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Effects of varying submergence and channel width on local scour by plane turbulent wall jets

Author(s): Alex Bey; M.A.A. Faruque; Ram Balachandar

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Keywords: Asymptotic state; channel width; cohesionless soil; plane jet; scour; submergence; tailwater ratio; turbulence; velocity-time history

Abstract: An experimental program was carried out to understand the role of channel width and varying tailwater depth on the scour caused by a plane wall jet. To this end, four groups of tests, denoted as A, B, C and D, were conducted. In group A, during each test the tailwater depth was gradually increased from 2bo to 20bo in a systematic manner. Here, bo is the nozzle height at the exit. In group B, the tailwater depth was gradually decreased from 20bo to 2bo. Group C tests were conducted at fixed tailwater depths based on inferences made from groups A and B tests but correspond to low tailwater conditions. Group D tests were conducted at fixed tailwater conditions corresponding to a large submergence.Within each group, the jet exit velocity was varied from 0.75 to 1.16 m while the channel width was varied from 100 to 400 mm. A two-dimensional laser Doppler anemometer was used to characterize the velocity field. Present observations indicate that the velocity-time history can be used to characterize various regimes of flow. Distinct velocity signature patterns have been identified for the digging and refilling phases. These patterns also serve to distinguish between high and low submergence flow. The complete absence of the refilling phase indicates high submergence flow. Most previous studies made the distinction between high and low submergence based on the tailwater ratio. However, the present results show that the distinction also depends on the jet exit velocity. Though the channel width does not have a significant effect on distinguishing the flow as high or low submergence, the scour pattern is affected by the channel width. Narrower channels tend to provide for a two-dimensional (2D) scour pattern in a nominally 2D flow, whereas, wider channels provide for a three-dimensional mound region. These aspects should be borne in mind while conducting future scour experiments and in developing empirical equations that are commonly used to describe scour geometry.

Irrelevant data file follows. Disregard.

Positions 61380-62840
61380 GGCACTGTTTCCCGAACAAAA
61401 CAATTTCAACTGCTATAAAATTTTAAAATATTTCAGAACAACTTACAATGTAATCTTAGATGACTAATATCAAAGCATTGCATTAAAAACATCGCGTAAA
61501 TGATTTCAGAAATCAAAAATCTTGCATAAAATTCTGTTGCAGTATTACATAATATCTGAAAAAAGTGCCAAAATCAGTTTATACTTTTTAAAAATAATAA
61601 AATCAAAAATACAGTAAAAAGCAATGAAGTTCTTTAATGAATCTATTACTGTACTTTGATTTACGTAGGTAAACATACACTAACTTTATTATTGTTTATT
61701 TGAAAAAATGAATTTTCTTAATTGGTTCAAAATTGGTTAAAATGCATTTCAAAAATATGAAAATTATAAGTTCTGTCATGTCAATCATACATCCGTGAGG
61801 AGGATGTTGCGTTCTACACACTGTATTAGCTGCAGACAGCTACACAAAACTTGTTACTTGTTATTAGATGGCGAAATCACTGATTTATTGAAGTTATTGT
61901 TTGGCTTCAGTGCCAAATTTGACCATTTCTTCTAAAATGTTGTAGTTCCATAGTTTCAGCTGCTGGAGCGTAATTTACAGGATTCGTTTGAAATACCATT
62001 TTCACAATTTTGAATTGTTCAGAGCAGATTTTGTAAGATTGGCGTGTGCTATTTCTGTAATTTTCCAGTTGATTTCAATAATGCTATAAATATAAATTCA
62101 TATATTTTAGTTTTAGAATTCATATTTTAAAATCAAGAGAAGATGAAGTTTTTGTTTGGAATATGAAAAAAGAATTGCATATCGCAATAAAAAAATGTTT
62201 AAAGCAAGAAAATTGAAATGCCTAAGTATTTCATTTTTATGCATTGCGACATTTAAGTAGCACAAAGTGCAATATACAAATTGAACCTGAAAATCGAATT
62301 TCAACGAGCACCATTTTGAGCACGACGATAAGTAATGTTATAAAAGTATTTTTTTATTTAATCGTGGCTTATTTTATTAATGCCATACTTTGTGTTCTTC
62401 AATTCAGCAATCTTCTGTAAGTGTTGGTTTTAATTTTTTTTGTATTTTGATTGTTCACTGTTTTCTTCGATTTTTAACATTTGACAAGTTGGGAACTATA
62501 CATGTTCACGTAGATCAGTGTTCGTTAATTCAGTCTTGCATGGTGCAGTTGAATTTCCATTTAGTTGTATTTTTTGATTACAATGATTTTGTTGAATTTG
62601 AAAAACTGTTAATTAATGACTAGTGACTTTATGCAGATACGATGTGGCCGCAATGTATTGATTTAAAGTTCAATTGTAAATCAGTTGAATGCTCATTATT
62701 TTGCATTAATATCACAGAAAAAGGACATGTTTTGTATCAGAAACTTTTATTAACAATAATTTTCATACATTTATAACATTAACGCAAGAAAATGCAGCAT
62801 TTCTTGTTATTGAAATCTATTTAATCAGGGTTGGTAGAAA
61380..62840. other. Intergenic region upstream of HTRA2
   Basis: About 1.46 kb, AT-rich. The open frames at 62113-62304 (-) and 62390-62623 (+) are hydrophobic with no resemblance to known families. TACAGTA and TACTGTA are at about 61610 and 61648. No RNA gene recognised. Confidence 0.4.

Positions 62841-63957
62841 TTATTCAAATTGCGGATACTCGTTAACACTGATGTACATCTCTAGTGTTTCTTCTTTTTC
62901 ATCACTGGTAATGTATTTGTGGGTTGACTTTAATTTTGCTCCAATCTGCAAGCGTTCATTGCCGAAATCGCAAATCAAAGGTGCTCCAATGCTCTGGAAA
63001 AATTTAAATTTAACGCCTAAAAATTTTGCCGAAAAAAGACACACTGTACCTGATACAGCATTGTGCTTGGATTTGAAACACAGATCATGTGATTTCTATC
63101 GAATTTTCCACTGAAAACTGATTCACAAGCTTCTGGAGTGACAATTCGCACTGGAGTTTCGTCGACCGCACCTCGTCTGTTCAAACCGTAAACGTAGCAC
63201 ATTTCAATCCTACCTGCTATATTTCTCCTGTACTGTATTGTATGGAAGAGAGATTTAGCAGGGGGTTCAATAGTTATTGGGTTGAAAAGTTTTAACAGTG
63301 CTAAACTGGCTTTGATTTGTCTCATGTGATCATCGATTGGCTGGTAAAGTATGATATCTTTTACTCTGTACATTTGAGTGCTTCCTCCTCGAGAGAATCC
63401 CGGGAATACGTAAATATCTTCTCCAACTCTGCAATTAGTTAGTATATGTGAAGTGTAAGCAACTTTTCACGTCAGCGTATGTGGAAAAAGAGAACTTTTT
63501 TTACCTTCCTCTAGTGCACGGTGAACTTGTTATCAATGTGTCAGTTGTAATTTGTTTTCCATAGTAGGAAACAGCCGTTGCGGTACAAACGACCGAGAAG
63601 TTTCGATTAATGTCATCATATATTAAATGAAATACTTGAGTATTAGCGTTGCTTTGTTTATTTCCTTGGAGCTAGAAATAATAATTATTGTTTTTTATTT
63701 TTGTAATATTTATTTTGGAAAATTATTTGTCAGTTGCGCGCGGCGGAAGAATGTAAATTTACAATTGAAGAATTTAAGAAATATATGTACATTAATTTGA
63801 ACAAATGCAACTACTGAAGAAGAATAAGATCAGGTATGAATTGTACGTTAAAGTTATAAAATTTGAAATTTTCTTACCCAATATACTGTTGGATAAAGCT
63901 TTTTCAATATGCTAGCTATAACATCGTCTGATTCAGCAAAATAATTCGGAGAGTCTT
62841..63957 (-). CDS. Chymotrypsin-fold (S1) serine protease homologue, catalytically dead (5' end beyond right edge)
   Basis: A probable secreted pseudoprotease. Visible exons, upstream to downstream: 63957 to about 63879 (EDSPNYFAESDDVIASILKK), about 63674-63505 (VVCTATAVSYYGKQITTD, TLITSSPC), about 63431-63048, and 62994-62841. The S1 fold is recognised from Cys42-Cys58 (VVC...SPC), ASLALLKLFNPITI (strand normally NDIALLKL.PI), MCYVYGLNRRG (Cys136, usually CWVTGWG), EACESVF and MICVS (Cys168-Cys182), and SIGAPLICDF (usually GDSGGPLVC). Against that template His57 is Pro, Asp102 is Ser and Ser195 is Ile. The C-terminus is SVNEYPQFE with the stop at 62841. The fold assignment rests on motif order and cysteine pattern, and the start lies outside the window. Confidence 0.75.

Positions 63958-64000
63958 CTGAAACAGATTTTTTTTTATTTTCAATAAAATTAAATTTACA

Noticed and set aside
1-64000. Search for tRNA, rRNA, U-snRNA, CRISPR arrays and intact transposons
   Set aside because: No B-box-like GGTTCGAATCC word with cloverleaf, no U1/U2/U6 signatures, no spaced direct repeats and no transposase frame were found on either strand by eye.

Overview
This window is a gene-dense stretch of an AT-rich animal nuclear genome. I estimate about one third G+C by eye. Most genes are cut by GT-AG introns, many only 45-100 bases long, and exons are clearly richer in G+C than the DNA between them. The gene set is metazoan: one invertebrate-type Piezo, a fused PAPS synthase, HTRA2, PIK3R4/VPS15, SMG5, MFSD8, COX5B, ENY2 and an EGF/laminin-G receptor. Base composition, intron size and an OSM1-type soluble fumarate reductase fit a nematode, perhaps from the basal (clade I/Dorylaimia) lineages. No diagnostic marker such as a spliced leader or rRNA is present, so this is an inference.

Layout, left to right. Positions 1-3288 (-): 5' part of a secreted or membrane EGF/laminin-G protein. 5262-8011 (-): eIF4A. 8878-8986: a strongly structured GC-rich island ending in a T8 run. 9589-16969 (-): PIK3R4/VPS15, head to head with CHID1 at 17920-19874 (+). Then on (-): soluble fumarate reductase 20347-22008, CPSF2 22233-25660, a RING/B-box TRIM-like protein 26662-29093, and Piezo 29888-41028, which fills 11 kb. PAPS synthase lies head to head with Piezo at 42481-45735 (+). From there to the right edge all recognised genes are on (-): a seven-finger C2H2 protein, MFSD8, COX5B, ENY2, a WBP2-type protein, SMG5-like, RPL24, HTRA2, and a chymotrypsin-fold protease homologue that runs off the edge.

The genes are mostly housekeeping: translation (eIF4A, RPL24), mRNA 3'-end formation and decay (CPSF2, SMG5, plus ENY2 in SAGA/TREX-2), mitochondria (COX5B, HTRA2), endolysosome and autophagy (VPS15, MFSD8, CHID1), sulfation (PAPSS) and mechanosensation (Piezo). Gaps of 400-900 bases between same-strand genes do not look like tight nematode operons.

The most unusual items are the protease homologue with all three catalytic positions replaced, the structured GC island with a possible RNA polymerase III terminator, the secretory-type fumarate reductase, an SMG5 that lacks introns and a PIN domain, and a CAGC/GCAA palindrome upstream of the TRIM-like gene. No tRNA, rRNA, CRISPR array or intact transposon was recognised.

Year: 2008

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